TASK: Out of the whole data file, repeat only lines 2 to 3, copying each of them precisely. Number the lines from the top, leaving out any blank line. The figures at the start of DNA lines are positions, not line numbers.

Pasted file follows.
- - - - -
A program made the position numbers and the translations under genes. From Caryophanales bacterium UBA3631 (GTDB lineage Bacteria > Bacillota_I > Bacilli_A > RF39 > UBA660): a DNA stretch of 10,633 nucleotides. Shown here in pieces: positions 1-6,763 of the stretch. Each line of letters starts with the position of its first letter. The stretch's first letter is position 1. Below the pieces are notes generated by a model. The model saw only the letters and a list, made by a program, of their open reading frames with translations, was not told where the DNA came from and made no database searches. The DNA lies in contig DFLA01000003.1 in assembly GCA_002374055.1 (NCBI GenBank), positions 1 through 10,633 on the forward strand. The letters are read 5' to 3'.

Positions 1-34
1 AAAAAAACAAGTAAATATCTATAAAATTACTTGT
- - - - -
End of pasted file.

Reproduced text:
Positions 1-34
1 AAAAAAACAAGTAAATATCTATAAAATTACTTGT